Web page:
As you can see above, CureVac stock has performed quite well in the last year — and that’s in large part a consequence of the firm’s triple-digit annualized revenue growth.

But as its flagship products approach approval, that stock price growth should only quicken…

Translate Bio (NASDAQ: TBIO)

Founded in 2011 and based in Lexington, Massachusetts, Translate Bio is a biotech firm focused on RNA medicine.

Its flagship product is an RNA-based therapy for cystic fibrosis whose Phase I/II clinical trials recently resumed in the U.S. after a brief pause. The drug has already received Fast Track and Orphan Drug designations from the FDA.

Like CureVac, Translate Bio has seen stellar stock price performance in the last year — and also like CureVac, those gains are backended by solid revenue growth. The firm is expected to reach profitability this year based on its forward price-to-earnings ratio.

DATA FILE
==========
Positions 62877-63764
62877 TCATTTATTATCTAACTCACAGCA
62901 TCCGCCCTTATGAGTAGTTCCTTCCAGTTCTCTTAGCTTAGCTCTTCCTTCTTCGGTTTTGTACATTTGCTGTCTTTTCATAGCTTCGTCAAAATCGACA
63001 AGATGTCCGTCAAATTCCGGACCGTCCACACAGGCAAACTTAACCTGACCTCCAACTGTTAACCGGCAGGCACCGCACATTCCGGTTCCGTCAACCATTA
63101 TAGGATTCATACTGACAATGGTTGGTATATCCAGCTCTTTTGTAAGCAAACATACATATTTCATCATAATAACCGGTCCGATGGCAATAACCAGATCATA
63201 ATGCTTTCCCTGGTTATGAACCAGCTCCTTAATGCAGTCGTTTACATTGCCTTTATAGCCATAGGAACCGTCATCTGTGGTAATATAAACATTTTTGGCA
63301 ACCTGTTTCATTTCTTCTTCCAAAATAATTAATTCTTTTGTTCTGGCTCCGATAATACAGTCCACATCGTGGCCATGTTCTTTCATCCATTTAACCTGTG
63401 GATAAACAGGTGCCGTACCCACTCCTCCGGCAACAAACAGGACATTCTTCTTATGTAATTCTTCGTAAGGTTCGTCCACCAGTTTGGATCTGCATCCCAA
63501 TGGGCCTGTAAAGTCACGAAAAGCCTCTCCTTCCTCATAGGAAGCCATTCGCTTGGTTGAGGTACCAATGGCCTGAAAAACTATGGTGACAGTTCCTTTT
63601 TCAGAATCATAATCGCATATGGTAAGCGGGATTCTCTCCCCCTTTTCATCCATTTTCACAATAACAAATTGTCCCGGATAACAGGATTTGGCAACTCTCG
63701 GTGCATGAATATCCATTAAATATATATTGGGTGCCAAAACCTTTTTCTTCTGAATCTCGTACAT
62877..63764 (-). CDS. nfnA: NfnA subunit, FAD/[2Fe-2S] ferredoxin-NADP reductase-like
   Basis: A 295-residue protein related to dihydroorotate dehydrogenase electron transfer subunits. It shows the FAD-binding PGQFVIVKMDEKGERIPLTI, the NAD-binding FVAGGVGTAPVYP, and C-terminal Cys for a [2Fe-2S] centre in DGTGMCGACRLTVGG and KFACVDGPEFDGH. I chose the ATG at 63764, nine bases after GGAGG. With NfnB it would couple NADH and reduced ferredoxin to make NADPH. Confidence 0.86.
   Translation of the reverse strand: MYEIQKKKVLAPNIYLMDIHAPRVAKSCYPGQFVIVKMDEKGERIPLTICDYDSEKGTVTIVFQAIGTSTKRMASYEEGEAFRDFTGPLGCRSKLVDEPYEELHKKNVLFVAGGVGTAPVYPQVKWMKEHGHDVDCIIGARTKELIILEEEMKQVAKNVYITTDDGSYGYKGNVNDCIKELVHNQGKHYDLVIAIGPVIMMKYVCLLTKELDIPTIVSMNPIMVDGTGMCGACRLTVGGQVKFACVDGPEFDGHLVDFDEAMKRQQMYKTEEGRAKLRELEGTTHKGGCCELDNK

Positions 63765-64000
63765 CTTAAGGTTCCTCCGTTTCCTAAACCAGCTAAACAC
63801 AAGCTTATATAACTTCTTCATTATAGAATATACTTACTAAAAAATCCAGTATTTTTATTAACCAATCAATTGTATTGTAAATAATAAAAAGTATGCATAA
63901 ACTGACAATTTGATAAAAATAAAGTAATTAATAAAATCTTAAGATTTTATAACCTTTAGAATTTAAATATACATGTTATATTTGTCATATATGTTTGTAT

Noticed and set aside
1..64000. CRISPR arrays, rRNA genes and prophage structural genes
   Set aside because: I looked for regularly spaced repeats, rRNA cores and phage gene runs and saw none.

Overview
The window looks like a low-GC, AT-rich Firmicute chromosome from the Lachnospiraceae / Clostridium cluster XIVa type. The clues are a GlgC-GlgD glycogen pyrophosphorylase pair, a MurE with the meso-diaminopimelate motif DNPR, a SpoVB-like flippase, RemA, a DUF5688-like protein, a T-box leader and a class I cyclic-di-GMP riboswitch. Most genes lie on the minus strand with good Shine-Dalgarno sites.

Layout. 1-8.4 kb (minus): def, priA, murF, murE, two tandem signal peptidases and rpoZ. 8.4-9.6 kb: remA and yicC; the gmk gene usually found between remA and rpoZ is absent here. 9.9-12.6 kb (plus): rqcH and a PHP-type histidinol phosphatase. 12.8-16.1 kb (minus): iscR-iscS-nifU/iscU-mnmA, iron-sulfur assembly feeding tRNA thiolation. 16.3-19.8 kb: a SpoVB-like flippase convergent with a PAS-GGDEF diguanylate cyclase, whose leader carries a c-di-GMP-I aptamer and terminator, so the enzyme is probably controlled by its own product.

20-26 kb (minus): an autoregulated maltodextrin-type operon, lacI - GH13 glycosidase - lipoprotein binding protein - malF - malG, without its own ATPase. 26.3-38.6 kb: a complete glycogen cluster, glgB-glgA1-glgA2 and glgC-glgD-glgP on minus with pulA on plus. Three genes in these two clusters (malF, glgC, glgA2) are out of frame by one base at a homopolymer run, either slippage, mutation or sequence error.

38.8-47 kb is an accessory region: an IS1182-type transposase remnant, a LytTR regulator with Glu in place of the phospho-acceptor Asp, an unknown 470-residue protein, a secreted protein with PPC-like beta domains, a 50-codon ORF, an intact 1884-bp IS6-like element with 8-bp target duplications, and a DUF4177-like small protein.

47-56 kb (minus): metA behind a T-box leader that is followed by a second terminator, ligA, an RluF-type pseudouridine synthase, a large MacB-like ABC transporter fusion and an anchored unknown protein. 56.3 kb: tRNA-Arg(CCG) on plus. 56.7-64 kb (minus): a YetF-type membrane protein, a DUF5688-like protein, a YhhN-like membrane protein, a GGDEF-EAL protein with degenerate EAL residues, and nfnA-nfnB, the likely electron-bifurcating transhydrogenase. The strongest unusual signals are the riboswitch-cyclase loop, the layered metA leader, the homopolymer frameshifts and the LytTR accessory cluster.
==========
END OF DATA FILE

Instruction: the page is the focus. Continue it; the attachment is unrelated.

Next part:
Translate Bio has grown its revenue by more than 1,000% in the last year — and as its flagship product moves toward approval, that growth could quicken still.

Are mRNA And Custom Antibodies The New Antibiotics?

Necessity is the mother of invention — and unfortunately, COVID-19 is unlikely to be the last public health crisis that will spark a biotech gold rush in our lifetimes.

Back in 2018, a nonprofit called EcoHealth Alliance conducted a study where they drew blood from about 400 people in southern China and analyzed it for antibodies.

They found that nearly 3% of people had been infected with an unknown coronavirus in the last few years — implying that the kind of animal-to-human pathogenesis that gave us COVID-19 isn’t as uncommon as we’d like to think, and that this is unlikely to be the last animal-originated pandemic in our lifetimes.

The unfortunate reality is that medical technologies pioneered during the COVID-19 pandemic — like mRNA medicine and custom antibody production on an industrial scale — will be necessary again, likely sooner than we’d prefer.

And companies that distinguish themselves as early movers within these technologies should make their shareholders very wealthy during the next crisis.

At Nick Hodge's Foundational Profits, we brief our subscribers on emerging investment trends like mRNA medicine and custom antibody production before they hit the headlines.